Launch of State of the Climate 2022 report
Joint media release with the Minister for the Environment and Water the Hon Tanya Plibersek MP
The Minister for Science and Industry Ed Husic and the Minister for the Environment and Water Tanya Plibersek today launched the State of the Climate Report 2022.
The report underlines why the Australian Government is acting with urgency to tackle climate change in line with our international obligations and the expectations of the Australian people.
It was prepared by two of Australia’s leading climate research agencies, the CSIRO and the Bureau of Meteorology.
State of the Climate has found changes to weather and climate extremes are happening at an increased pace across Australia.
The report, released every two years, shows an increase in extreme heat events, intense heavy rainfall, longer fire seasons and sea level rise. The report draws on the latest climate monitoring, science and projection information to detail Australia’s changing climate now and into the future.
The report details that concentrations of greenhouse gases, such as carbon dioxide, are at the highest levels seen on Earth in at least two million years. This is causing Australia’s climate to warm.
The report also documents the continuing acidification of the oceans around Australia, which have also warmed by more than one degree since 1900.
The warming of our oceans is contributing to longer and more frequent marine heatwaves, and this trend is expected to continue into the future.
This report highlights the need for urgent action on climate change, which the Albanese Government has already begun, including:
- Updating our 2030 emissions reductions target to 43% and legislating the Climate Change Act
- Investing $20 billion to Rewire the Nation, to drive up penetration of renewables and help drive the grid to 82% renewable energy by 2030
- Implementing our safeguard reforms to reduce emissions from Australia’s biggest 215 emitters
- Delivering a $1 billion Disaster Ready Fund to help communities with disaster resilience and risk-reduction initiatives
- Stronger laws on ozone depleting gases and signing the methane pledge.
Reports like The State of the Climate Report 2022 provide important research to help guide the country’s response.
State of the Climate 2022 is the seventh report in a series published biennially by the Bureau of Meteorology and CSIRO, which together play an integral role in monitoring, measuring and reporting on weather and climate.
Quotes from the Minister for the Environment and Water Tanya Plibersek MP:
“This report is sobering reading.
“Australia is experiencing climate change now, with impacts being felt by many communities, ecosystems and industry sectors.
“The State of the Climate report draws on the latest climate monitoring, science and projection information to describe changes and long-term trends in Australia’s climate.
“The government is acting on climate change. We believe the science. We’ve already legislated our 43% emissions reduction target and are investing in transforming our energy systems.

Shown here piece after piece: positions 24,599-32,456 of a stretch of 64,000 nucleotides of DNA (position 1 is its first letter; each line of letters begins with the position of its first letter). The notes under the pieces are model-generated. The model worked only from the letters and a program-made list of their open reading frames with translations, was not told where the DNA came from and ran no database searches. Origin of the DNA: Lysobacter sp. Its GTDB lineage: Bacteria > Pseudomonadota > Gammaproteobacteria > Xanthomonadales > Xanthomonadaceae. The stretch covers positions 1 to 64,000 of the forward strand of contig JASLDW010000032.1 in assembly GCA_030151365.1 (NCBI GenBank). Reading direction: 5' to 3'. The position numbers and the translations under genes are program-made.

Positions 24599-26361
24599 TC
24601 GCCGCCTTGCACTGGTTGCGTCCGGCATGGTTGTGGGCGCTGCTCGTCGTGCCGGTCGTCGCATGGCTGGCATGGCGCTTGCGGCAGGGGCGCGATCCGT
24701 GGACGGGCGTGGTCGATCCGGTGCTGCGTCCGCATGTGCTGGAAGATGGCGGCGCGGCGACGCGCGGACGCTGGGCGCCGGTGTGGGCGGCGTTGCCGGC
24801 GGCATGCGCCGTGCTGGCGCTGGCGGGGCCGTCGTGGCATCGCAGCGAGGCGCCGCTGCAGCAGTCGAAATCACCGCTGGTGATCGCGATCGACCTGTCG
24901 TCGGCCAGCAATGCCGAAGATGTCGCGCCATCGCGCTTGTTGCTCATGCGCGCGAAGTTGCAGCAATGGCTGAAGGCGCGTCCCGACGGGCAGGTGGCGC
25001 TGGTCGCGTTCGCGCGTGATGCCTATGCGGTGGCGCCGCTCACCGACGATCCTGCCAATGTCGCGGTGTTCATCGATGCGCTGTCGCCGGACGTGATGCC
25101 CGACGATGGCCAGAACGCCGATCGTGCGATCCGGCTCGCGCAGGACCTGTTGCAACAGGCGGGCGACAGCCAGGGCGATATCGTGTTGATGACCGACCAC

“For our environment, for our communities, this report reinforces the urgent need for climate action.”
Quotes from the Minister for Industry and Science Ed Husic MP:
“The State of the Climate report reinforces the urgent need for action on climate change.
“We were elected with a mandate to tackle the challenges posed by climate change after a decade of denial and delay.
“We are acting across government to bring down emissions while creating jobs and economic opportunity.
“Within our $15 billion National Reconstruction Fund we have dedicated up to $3 billion towards renewables and low-emission technologies.
“CSIRO and the Bureau of Meteorology are vital agencies providing information and advice so that our actions are based on the latest science.
“We are a government that listens to the science; that acts on the science.”
Download a copy of the report and images provided by CSIRO at this link.
Key findings in the report
- Australia’s climate has warmed on average by 1.47 (+/-0.24) degrees since 1910, leading to more frequent extreme heat events.
- Sea surface temperatures have increased an average of 1.05 degrees since 1900.
- There has been an increase in extreme fire weather and a longer fire season across large parts of the country since the 1950s.
- Snow depth, snow cover and the number of snow days have decreased in alpine regions since the late 1950s.
- There has been a decline of about 15% in April to October rainfall in SW Australia since 1970.
- In SE Australia there has been a decrease of about 10% in April to October rainfall.
- There has been a decrease in the number of tropical cyclones observed in Australia since 1982.
- Global mean sea level has risen by about 25cm since 1880; half of this rise since 1970.
- Ocean acidification around Australia continues to rise, with the rate of change increasing.
- National and global temperature rise to continue
- Sea level rise to continue
- Marine heatwaves to be more frequent and intense
- Warmer weather with more heatwaves and fewer cool days
- Fewer tropical cyclones but a higher proportion of high-intensity storms
- Cool season rainfall decline in southern and eastern Australia
- Heavy rainfall to become more intense
- Longer fire season and more dangerous fire weather